Bread dating code

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Most bread makers use a color code to help indicate when the loaf was actually baked, which makes it easy for store employees to know at a glance what bread needs to be removed and replaced, that way they don't have to look at the sell by date on every loaf individually.

Now, this code is not universal, meaning that some colors may mean different days for different companies, from state to state, and some companies do not even use a color code system, like most supermarkets who bake their own bread.

We contacted Bimbo Bakeries, USA, the largest bakery in the US and supplier for such brands as Orowheat, Entemann’s, and Sara Lee.

We spoke with a representative named Carl on April 12, 2013 and asked him to clear up this issue.

Carl explained to us that there is in fact a color coding system used on bread tags, but the coding is “for the benefit of the driver so he can determine when to deliver the bread.” He provided the following codes: Carl cautioned that using tags to determine freshness may not yield the desired results and that the best way is still to look at the freshness date printed on the packaging.

The coding system used by Bimbo Bakeries does not match the set popularly circulated online.

I used to just inspect the bread I bought by checking out the "sell by date," then expect it to last about a week or so after that.

"Best if Used By" is a type of date you might find on a meat, poultry, or egg product label. Does it mean the product will be unsafe to use after that date?

They’re a code designating the day of the week on which a loaf was baked: Blue: Monday Green: Tuesday Red: Thursday White: Friday Yellow: Saturday An easy way to remember it, though, is to simply recall the alphabet. When you go to buy bread in the grocery store, have you ever wondered which is the freshest, so you ‘squeeze’ for freshness or softness? They are: Monday = Blue, Tuesday = Green, Thursday = Red Friday = White Saturday = Yellow.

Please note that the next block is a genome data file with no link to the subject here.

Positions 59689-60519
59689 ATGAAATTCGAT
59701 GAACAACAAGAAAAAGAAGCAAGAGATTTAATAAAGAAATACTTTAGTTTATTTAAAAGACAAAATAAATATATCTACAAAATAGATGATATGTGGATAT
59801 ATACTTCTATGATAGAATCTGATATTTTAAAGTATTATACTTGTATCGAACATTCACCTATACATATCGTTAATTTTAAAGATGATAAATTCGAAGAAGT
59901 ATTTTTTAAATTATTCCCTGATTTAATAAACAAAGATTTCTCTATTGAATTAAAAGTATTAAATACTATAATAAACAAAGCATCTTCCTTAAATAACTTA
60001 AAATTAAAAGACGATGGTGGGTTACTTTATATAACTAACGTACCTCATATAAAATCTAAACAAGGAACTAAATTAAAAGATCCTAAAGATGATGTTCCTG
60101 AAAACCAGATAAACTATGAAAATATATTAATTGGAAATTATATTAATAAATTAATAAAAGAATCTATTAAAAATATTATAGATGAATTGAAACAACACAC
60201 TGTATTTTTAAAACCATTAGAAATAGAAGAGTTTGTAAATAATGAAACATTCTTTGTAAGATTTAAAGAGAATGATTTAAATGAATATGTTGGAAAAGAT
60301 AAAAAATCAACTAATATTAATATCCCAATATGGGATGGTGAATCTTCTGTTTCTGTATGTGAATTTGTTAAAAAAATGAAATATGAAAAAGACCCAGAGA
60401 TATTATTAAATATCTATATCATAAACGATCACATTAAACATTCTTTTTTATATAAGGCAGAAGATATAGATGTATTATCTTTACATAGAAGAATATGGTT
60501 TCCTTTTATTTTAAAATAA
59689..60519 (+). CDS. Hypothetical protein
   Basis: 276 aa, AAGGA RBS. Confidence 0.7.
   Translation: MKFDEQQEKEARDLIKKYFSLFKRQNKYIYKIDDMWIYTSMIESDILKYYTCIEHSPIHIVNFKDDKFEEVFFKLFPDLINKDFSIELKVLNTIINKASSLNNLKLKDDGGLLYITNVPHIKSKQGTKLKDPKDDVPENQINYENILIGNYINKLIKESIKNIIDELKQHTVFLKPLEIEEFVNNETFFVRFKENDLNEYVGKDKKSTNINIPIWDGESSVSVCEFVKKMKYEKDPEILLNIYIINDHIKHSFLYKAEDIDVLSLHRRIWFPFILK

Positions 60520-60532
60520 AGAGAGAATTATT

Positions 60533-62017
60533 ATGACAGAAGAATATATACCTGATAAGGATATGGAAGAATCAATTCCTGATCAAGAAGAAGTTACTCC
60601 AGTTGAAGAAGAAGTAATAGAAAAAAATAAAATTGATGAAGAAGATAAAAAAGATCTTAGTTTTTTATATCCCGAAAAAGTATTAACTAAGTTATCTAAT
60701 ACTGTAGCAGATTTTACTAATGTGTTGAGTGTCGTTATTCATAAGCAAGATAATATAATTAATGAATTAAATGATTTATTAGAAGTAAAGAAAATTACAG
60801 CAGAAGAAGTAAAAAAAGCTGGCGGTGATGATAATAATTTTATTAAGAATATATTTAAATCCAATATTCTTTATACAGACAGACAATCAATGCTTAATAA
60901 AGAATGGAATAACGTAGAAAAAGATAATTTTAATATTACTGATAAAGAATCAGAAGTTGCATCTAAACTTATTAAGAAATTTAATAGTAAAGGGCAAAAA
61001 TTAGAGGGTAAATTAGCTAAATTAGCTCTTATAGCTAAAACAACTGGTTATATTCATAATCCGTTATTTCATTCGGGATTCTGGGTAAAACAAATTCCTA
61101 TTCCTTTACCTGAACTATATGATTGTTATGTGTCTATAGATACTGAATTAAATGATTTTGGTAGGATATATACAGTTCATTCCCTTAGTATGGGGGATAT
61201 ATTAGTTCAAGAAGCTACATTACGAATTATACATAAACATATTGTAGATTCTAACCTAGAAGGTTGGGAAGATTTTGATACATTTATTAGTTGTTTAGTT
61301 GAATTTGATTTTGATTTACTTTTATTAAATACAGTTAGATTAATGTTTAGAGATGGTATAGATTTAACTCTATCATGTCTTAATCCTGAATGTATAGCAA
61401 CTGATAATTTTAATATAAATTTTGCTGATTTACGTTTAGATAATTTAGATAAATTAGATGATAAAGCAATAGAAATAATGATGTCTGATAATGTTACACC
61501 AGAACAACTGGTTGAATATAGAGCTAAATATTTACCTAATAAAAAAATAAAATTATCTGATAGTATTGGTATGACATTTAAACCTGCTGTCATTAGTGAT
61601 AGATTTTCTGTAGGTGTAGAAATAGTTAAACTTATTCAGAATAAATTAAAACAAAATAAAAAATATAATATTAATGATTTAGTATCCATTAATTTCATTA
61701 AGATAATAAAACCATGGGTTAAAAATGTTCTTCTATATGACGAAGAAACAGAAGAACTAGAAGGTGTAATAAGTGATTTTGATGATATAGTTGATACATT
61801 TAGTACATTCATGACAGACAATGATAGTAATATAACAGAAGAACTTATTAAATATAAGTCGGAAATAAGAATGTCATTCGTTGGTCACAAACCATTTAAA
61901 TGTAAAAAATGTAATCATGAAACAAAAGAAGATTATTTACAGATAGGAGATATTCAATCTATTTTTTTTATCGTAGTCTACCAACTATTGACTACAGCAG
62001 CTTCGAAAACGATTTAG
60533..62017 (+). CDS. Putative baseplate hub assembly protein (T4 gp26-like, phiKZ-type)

The colors run in alphabetical order, so the earlier they appear in the alphabet, the earlier in the week the bread was baked. Did you know that bread is delivered fresh to the stores five days a week? So if today was Thursday, you would want red twist tie; not white which is Fridays (almost a week old)! I looked in the grocery store and the bread wrappers DO have different twist ties, and even the ones with the plastic clips have different colors. Enjoy fresh bread when you buy bread with the right color on the day you are shopping.

Each day our distributors pick up all the products which have certain colored twist ties.

Following is the key: Monday: Blue, black, or brown Tuesday: Yellow Thursday: Green Friday: Orange Saturday: White As you can see, there appears to be no standard at all among various bakeries.

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